Inclou el nom: Meriwether Lewis

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Crèdit de la imatge: Image from Lewis and Clark (1905) by William R. Lighton


Obres de Meriwether Lewis

The Journals of Lewis and Clark {abridged, 1953} (1953) — Autor — 1,197 exemplars
Far West 2, le grand retour (1993) 11 exemplars
Richard Dillon 1 exemplars

Obres associades

The Mammoth Book of Travel in Dangerous Places (1991) — Col·laborador — 175 exemplars
American Literature: The Makers and the Making (In Two Volumes) (1973) — Col·laborador, algunes edicions25 exemplars


Coneixement comú



Excellent book. One of my few "five stars." The Journals of Lewis and Clark was a journal by explorers who were new to the land, its flora and fauna, and its people. The journey was an epic struggle through heat, blizzards, insects, wolves, grizzly bears and Native Americans. Lewis and Clark tried to "put their arms around" a huge country that is so vast, so diverse that no one can really know it.

They were part of the dream that kindled America and that keeps burning.
JBGUSA | Hi ha 7 ressenyes més | Jan 2, 2023 |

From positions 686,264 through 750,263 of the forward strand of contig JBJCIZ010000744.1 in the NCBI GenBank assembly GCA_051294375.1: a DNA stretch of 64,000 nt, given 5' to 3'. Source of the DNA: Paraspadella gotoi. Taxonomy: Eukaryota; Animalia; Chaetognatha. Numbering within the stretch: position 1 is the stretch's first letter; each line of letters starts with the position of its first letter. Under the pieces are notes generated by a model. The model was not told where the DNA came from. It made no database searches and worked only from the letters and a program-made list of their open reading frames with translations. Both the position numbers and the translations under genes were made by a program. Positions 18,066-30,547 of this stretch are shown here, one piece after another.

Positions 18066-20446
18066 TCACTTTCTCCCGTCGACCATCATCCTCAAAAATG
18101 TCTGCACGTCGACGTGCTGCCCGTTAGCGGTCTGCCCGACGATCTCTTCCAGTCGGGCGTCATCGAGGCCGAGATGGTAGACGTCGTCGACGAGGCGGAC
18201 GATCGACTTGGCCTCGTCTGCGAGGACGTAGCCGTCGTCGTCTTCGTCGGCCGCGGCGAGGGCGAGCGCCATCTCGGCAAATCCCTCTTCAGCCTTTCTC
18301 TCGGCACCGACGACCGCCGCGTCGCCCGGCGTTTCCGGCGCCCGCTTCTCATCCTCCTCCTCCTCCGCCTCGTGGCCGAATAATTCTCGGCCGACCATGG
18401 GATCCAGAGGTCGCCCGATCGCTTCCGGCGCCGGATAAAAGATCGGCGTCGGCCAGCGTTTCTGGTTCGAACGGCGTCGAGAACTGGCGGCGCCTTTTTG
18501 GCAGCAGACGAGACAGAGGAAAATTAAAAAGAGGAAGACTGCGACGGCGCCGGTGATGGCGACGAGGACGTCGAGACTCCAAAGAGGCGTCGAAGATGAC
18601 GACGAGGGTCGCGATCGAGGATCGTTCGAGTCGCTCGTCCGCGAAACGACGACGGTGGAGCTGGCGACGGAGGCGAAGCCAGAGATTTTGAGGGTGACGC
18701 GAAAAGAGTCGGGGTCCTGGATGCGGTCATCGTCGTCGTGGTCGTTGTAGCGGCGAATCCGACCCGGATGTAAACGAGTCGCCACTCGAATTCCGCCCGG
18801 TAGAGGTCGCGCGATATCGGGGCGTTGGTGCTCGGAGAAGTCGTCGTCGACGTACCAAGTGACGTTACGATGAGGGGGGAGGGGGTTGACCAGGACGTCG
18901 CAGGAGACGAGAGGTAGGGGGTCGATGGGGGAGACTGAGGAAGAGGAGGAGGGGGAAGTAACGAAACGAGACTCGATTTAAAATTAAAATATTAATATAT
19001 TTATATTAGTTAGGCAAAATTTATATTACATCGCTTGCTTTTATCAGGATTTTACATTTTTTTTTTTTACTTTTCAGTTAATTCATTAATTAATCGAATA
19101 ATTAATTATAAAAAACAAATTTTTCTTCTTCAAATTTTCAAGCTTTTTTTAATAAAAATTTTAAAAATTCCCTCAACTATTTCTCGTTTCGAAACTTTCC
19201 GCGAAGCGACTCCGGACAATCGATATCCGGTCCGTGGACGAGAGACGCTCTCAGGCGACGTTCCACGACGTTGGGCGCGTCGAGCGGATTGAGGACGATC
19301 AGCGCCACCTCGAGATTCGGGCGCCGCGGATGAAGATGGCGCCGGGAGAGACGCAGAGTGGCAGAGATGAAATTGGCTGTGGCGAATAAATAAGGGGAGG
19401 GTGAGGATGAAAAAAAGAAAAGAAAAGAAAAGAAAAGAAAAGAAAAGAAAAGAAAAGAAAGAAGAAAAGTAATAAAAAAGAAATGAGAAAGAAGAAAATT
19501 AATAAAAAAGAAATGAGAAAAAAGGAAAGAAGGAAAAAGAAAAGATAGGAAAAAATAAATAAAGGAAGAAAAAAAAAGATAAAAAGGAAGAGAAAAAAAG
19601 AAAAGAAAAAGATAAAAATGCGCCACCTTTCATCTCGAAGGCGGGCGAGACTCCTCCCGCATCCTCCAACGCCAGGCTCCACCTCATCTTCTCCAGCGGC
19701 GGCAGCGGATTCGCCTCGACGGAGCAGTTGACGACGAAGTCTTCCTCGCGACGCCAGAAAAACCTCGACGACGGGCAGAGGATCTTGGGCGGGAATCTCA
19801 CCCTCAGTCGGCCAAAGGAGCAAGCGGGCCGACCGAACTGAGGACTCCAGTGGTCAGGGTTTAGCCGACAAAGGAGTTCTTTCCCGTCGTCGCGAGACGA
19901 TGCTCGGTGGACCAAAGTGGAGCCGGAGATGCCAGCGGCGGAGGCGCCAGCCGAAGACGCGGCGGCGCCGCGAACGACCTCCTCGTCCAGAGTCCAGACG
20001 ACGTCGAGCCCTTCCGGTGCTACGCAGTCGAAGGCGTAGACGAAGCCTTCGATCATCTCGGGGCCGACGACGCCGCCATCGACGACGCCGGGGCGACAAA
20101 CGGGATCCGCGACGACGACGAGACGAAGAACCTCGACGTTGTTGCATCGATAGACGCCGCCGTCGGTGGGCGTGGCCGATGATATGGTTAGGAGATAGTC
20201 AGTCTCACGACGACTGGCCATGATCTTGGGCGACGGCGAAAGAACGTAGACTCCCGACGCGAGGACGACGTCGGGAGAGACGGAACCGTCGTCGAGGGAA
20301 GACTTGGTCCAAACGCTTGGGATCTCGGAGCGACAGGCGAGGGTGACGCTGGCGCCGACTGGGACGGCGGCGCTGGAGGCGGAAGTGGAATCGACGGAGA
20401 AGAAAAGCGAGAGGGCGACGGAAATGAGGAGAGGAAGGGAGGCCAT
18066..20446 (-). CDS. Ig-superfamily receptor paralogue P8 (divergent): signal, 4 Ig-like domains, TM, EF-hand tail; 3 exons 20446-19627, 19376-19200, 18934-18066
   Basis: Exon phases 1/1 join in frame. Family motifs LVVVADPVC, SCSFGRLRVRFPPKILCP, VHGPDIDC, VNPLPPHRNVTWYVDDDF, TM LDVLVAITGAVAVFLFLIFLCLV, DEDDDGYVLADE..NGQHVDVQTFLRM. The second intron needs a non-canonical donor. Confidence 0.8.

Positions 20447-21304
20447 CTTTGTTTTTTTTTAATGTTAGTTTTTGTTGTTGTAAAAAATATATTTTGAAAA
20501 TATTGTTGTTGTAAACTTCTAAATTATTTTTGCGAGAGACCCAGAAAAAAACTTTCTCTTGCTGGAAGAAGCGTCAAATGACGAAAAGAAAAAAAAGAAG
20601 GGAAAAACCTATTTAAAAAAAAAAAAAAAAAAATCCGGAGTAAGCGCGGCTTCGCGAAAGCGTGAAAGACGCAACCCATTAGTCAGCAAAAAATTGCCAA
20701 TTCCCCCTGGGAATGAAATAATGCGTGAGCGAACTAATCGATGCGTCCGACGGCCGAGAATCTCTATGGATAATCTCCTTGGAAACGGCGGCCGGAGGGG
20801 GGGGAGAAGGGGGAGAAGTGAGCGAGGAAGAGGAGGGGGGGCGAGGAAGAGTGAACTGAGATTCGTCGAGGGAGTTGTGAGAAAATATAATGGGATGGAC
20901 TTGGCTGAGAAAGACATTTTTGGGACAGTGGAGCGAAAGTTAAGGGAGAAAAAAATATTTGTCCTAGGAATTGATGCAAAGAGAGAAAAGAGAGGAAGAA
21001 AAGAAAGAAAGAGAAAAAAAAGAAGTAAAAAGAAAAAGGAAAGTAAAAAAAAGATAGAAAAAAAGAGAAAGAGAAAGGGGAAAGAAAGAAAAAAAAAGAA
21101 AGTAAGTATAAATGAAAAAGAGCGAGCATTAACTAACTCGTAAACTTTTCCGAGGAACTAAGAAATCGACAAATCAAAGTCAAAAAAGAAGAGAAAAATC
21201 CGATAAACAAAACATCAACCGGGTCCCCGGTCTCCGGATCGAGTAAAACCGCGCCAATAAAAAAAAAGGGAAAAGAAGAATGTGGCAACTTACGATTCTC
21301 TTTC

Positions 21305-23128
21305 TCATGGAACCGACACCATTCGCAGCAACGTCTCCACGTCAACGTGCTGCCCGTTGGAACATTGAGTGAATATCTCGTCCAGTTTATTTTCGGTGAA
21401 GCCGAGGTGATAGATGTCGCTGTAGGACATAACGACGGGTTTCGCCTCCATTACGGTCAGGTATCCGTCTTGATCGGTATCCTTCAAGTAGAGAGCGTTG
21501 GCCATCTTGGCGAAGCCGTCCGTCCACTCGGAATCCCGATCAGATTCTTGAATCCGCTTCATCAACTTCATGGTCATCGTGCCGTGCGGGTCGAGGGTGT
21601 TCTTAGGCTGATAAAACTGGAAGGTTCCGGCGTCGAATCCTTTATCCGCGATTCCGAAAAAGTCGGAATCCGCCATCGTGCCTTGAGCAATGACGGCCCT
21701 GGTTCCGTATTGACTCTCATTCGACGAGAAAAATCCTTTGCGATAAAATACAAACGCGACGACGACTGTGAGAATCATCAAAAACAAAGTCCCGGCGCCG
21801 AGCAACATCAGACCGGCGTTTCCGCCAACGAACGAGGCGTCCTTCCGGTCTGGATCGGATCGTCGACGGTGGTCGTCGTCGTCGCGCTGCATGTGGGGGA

> After writing this imperfect description I again viewed the falls and was so much disgusted with the imperfect idea which it conveyed of the scene that I determined to draw my pen across it and begin again, but then reflected that I could not perhaps succeed better than penning the first impressions of the mind. I wished for the pencil of Salvator Rosa or the pen of Thomson [Rosa was known for his wilderness landscapes; Thomson was the author of a then famous poem called “The Seasons,” which is full of natural description], that I might be enabled to give to the enlightened world some just idea of this truly magnificent and sublimely grand object, which has from the commencement of time been concealed from the view of civilized man; but this was fruitless and vain. I most sincerely regretted that I had not brought a camera obscura with me by the assistance of which even I could have hoped to have done better, but alas, this was also out of my reach. I therefore with the assistance of my pen only endeavored to trace some of the stronger features of this scene, by the assistance of which and my recollection, aided by some able pencil, I hope still to give to the world some faint idea of an object which at this moment fills me with such pleasure and astonishment, and which of its kind I will venture to assert is second to but one in the known world [the ‘one’ he refers to is no doubt Niagara Falls, already a famous tourist attraction].